25. 25. Affordances in VR • Design interface objects to show how they are used • Use visual cues to show possible affordances • Perceived affordances should match actual affordances • Good cognitive model - map object behavior to expected Familiar objects in Job Simulator Object shape shows how to pick up
  26. 26. Examples of Affordances in VR Virtual buttons can be pushed Virtual doors can be walked through Virtual objects can be picked upFlying like a bird in Birdly
  27. 27. Human Information Processing • High level staged model from Wickens and Carswell (1997) • Relates perception, cognition, and physical ergonomics Perception Cognition Ergonomics
  28. 28. Design for Physical Ergonomics • Design for the human motion range • Consider human comfort and natural posture • Design for hand input • Coarse and fine scale motions, gripping and grasping • Avoid “Gorilla arm syndrome” from holding arm pose
  29. 29. Consider the Whole User Needs
  30. 30. Would you wear this HMD?
  31. 31. Whole User Needs • Social • Don’t make your user look stupid • Cultural • Follow local cultural norms • Physical • Can the user physically use the interface? • Cognitive • Can the user understand how the interface works? • Emotional • Make the user feel good and in control
  32. 32. How can we Interact in VR? • How can VR devices create a natural user experience?
  33. 33. Universal 3D Interaction Tasks in VR • Object Interaction • Selection: Picking object(s) from a set • Manipulation: Modifying object properties • Navigation • Travel: motor component of viewpoint motion • Wayfinding: cognitive component; decision-making • System control • Issuing a command to change system state or mode
  34. 34. Interaction: Selection and Manipulation • Selection: • specifying one or more objects from a set • Manipulation: • modifying object properties • position, orientation, scale, shape, color, texture, behavior..
  35. 35. Classification of Selection Techniques • asdf
  36. 36. Simple virtual hand technique • Process • One-to-one mapping between physical and virtual hands • Object can be selected by “touching” with virtual hand • “Natural” mapping • Limitation: • Only select objects in hand reach
  37. 37. Ray-casting technique • “Laser pointer” attached to virtual hand • First object intersected by ray may be selected • User only needs to control 2 DOFs • Proven to perform well for remote selection • Variants: • Cone casting • Snap-to-object rays
  38. 38. Example Ray Casting • https://www.youtube.com/watch?v=W1ZUBTPCL3E
  39. 39. Classification of Manipulation Techniques • asdfa
  40. 40. World-in-miniature (WIM) technique • “Dollhouse” world held in user’s hand • Miniature objects can be manipulated directly • Moving miniature objects affects full-scale objects • Can also be used for navigation Stoakley, R., Conway, M., & Pausch, R. (1995). Virtual Reality on a WIM: Interactive Worlds in Miniature. Proceedings of CHI: Human Factors in Computing Systems, 265-272, and Pausch, R., Burnette, T., Brockway, D., & Weiblen, M. (1995). Navigation and Locomotion in Virtual Worlds via Flight into Hand-Held Miniatures. Proceedings of ACM SIGGRAPH, 399-400.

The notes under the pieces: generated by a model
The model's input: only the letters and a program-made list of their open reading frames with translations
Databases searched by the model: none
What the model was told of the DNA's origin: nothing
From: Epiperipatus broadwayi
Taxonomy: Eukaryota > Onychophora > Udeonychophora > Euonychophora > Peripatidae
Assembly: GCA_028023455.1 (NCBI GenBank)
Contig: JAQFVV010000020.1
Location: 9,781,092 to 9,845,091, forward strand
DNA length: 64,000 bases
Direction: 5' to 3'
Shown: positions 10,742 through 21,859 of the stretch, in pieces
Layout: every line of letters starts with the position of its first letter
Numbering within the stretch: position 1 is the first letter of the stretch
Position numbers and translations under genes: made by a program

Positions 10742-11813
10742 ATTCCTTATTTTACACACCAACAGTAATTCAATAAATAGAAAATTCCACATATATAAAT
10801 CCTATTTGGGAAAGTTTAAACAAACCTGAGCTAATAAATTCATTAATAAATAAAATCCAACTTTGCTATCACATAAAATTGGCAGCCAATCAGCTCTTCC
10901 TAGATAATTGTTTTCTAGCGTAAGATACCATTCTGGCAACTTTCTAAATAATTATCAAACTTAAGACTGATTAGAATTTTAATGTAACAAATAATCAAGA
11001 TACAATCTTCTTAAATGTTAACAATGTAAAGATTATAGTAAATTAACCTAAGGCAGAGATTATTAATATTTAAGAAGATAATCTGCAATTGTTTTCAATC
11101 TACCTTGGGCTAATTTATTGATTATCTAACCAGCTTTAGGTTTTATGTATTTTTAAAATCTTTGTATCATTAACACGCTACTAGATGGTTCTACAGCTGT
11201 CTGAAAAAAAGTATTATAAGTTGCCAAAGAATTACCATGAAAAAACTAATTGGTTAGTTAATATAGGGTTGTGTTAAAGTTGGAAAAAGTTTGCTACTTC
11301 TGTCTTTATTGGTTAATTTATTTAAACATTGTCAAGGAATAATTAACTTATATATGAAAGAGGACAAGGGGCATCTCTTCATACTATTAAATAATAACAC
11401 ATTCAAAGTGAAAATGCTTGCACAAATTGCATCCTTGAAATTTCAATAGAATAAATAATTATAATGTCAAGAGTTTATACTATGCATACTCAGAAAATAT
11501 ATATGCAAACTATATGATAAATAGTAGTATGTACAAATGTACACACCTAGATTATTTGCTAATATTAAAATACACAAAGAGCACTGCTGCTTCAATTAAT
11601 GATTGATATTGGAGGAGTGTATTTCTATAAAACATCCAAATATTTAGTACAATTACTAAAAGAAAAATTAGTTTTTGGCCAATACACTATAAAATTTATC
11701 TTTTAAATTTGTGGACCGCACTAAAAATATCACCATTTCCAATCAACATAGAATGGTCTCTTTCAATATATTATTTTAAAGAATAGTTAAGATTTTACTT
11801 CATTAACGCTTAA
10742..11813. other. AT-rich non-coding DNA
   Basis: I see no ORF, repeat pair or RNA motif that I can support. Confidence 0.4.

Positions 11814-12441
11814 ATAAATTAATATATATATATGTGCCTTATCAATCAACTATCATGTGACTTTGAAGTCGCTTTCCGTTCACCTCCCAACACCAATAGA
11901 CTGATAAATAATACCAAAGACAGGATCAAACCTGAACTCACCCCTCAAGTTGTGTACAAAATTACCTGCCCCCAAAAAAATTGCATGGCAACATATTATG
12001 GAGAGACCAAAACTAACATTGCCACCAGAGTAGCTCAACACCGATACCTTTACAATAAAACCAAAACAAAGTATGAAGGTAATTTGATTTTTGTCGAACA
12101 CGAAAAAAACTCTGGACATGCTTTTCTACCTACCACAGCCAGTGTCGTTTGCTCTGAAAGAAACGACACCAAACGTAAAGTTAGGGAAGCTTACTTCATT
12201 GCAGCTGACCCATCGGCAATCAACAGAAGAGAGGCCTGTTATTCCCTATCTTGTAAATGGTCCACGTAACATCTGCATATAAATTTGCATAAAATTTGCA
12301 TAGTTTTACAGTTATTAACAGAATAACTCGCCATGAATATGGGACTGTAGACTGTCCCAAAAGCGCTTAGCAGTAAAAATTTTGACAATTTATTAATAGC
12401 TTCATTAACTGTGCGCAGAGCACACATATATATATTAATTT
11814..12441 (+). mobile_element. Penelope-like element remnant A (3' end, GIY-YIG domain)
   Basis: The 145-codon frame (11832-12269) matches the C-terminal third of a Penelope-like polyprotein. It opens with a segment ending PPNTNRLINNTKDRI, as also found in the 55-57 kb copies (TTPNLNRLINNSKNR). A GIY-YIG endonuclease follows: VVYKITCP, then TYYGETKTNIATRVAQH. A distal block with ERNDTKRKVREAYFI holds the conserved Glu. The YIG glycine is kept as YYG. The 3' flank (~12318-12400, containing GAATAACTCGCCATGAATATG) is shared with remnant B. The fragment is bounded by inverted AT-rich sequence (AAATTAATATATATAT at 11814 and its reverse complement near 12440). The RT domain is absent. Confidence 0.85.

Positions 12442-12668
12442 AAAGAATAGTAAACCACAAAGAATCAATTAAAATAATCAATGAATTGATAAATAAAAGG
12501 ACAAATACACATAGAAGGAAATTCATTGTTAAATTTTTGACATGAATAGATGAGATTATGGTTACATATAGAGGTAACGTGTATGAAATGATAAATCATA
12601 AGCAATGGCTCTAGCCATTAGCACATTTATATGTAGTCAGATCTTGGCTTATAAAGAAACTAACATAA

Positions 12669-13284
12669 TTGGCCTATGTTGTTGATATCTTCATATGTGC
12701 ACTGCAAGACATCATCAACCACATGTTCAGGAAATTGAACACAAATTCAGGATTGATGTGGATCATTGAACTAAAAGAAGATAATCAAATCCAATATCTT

41. 41. https://www.youtube.com/watch?v=Ytc3ix-He4E
  42. 42. Navigation • How we move from place to place within an environment • The combination of travel with wayfinding • Wayfinding: cognitive component of navigation • Travel: motor component of navigation • Travel without wayfinding: "exploring", "wandering”
  43. 43. Movement Process • Focusing on user control
  44. 44. Taxonomy of Travel Techniques • Focusing on sub-task of travel Bowman, D. A., Koller, D., & Hodges, L. F. (1997, March). Travel in immersive virtual environments: An evaluation of viewpoint motion control techniques. In Virtual Reality Annual International Symposium, 1997., IEEE 1997 (pp. 45-52). IEEE.
  45. 45. TelePortation • Use controller to select end point • Usable with 3DOF contoller • Jump to a fixed point in VR • Discrete motion can be confusing/cause sickness
  46. 46. https://www.youtube.com/watch?v=SbxgNnOeyF8
  47. 47. Redirected Walking • Address problem of limited walking space • Warp VR graphics view of space • Create illusion of walking straight, while walking in circles Razzaque, S., Kohn, Z., & Whitton, M. C. (2001, September). Redirected walking. In Proceedings of EUROGRAPHICS (Vol. 9, pp. 105-106).
  48. 48. Redirected Walking • https://www.youtube.com/watch?v=KVQBRkAq6OY
  49. 49. System Control • Issuing a command to change system state or mode • Examples • Launching application • Changing system settings • Opening a file • Etc. • Key points • Make commands visible to user • Support easy selection
  50. 50. System Control Options
  51. 51. Example: GearVR Interface • 2D Interface in 3D Environment • Head pointing and click to select